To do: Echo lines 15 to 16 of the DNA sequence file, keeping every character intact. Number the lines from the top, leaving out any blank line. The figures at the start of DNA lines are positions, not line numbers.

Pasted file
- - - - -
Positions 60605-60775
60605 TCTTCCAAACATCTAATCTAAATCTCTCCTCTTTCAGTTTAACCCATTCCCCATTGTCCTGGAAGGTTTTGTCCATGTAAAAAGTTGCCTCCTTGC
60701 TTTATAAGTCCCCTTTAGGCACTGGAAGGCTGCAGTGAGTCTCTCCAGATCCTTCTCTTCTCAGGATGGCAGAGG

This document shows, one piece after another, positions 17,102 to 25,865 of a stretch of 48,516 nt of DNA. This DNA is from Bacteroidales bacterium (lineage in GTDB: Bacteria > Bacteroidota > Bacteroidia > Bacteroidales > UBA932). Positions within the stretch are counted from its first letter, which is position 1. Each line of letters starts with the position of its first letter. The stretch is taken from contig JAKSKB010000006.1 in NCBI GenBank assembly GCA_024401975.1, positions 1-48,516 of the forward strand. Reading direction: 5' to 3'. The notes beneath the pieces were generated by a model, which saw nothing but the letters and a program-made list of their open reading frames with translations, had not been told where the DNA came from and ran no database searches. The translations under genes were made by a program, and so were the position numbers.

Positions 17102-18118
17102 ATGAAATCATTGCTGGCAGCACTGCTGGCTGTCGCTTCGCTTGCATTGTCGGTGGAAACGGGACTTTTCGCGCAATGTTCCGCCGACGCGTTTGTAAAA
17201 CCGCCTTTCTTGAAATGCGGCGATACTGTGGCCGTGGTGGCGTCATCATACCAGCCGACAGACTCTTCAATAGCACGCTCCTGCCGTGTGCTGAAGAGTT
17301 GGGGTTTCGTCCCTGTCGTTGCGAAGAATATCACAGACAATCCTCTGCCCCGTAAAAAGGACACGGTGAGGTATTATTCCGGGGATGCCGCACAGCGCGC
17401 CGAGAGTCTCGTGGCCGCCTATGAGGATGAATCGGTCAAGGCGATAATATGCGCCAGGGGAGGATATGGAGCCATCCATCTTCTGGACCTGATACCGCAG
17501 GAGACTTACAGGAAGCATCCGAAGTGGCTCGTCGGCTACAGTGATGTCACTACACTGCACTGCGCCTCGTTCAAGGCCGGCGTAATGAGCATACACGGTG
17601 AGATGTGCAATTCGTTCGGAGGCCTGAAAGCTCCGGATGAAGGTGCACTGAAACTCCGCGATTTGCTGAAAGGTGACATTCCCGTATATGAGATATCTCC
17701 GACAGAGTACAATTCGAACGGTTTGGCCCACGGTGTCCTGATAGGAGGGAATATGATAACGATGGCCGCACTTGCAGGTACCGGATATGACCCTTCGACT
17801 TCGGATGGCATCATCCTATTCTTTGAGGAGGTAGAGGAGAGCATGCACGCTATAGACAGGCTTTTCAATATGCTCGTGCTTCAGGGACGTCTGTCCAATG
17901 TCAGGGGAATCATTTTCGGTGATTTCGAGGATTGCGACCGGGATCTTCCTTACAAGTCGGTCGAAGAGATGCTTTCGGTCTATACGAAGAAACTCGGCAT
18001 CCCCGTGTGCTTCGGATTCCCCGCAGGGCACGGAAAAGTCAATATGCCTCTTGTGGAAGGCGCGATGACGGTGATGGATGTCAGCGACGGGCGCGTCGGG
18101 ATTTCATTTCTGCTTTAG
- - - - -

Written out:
18001 CCCCGTGTGCTTCGGATTCCCCGCAGGGCACGGAAAAGTCAATATGCCTCTTGTGGAAGGCGCGATGACGGTGATGGATGTCAGCGACGGGCGCGTCGGG
18101 ATTTCATTTCTGCTTTAG